Later in the week, I flew from Phoenix to Philadelphia and attended a meeting at the University of Pennsylvania’s Graduate School of Education where I had a chance to listen to several academic research presentations.  One of the presentations was a doctoral dissertation by William K. Dunworth, that analyzed the differences between Western and Chinese institutional, educational, and cultural constructs and how those differences impact joint ventures and MBA partnerships.  For anyone who has not visited China, the research clearly illustrates the major differences between China and Western countries in those three constructs and is worthwhile reading for any western university intending to partner with a Chinese university.  It may also be worthwhile for a western corporation intending to do business in China.   The second presentation was titled “The Strategic & Entrepreneurial Management of Knowledge” by Dr. Martin Ihrig. Dr. Ihrig is a senior fellow at Penn’s Graduate School of Education and is an adjunct assistant professor at the Wharton School.  His research looks at knowledge from a strategic and entrepreneurial management perspective.  I found his assessments of the development of knowledge particularly insightful as it applies to a company’s development of proprietary products as well as assessing human capital and succession planning.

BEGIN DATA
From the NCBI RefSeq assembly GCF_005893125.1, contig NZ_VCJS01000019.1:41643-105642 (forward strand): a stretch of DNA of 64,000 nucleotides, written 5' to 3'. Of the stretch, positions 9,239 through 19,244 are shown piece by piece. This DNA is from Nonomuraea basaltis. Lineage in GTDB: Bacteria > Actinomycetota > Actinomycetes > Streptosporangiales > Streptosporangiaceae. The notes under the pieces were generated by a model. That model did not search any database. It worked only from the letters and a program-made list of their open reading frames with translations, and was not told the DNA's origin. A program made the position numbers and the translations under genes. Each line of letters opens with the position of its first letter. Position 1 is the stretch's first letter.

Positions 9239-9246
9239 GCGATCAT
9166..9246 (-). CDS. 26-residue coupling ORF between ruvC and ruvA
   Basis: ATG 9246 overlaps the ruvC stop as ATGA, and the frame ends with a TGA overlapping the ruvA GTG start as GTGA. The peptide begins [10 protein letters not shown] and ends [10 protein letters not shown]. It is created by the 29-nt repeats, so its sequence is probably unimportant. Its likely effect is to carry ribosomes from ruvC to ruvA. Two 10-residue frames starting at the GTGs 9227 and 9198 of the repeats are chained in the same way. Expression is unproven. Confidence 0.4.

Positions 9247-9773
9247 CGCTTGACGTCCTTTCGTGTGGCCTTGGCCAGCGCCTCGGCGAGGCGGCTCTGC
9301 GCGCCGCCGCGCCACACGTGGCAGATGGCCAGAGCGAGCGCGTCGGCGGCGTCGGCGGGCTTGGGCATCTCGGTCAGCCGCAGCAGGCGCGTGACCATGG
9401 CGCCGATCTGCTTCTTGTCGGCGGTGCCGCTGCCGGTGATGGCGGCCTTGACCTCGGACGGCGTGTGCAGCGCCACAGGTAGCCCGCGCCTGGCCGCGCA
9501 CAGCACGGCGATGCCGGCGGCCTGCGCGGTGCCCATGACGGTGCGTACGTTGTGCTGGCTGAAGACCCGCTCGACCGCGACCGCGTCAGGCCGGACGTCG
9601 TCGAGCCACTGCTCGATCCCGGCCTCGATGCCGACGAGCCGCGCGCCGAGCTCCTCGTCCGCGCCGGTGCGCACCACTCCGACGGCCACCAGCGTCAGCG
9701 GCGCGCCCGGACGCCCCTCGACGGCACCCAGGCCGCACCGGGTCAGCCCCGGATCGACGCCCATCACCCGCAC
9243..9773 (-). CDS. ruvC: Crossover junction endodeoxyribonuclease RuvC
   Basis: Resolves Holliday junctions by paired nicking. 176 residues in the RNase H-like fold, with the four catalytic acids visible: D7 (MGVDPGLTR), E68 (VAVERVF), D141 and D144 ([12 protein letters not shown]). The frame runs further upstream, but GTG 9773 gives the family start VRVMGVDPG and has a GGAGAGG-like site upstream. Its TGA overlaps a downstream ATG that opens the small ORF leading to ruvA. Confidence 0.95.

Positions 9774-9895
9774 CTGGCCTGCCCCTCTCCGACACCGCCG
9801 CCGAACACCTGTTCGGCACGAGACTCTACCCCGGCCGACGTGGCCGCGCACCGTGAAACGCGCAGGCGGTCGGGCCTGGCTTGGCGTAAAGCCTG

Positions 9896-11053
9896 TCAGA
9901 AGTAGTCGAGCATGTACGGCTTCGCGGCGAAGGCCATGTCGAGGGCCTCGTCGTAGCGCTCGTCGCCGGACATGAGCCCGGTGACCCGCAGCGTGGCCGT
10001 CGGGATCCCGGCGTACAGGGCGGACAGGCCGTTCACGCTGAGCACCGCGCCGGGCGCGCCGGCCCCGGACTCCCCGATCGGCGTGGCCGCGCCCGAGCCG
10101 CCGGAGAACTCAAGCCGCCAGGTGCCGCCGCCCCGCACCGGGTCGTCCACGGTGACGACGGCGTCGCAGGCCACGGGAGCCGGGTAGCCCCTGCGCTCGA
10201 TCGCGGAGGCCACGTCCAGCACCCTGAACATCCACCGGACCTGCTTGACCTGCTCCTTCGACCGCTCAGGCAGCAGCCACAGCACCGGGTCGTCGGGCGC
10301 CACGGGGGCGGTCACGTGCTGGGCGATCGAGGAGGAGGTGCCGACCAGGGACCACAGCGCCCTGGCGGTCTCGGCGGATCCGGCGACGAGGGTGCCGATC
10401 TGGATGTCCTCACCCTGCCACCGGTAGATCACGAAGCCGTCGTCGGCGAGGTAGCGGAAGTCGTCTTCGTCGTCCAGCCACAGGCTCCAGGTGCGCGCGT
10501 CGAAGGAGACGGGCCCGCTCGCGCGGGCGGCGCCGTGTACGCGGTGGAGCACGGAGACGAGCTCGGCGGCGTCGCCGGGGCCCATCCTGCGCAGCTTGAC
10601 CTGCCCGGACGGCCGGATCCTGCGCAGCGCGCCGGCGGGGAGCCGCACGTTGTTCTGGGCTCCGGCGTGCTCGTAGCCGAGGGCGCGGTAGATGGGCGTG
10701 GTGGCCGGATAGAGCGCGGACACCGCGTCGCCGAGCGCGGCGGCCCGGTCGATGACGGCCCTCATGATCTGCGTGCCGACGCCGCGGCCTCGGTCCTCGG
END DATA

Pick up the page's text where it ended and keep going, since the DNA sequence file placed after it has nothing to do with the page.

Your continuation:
After my meeting at Penn, I paused to reflect about the innovation conference in Phoenix and the presentations at Penn.  The first conference focused on innovation and how innovation can be further developed into a for-profit company that is successful (i.e., provides a return to its investors).  A number of the entrepreneurs at ASU/GSV stated that they were social entrepreneurs who were interested in providing a positive impact to society as well as to investors.  I happen to believe that any entrepreneur interested in the long-term viability of his/her company has to provide a positive impact to society and I also know that non-profits have to generate enough revenues to cover expenses, a convenient fact that some critics of for-profits choose to ignore.  The four researchers who presented at Penn (two of whom I’ve mentioned here) have an education research area of interest and may or may not be interested in creating a useful product based on that research (I state this without any verification with the researchers).  Some of the education innovation entrepreneurs might benefit from consulting or partnering with university researchers with a deep expertise in the area that the innovator’s company is attempting to transform and capture market share.  Perhaps entrepreneurial companies that desire to be in the 10-30 percent range of survivors (as measured by the estimates mentioned above) should look to bridge academic research partnerships that could boost their odds of success by reducing the number of trial and error products or product launches in a sector that is heavily researched.  Regardless, it appears to be a great time for those who embrace change and a bad time for those who would prefer the status quo.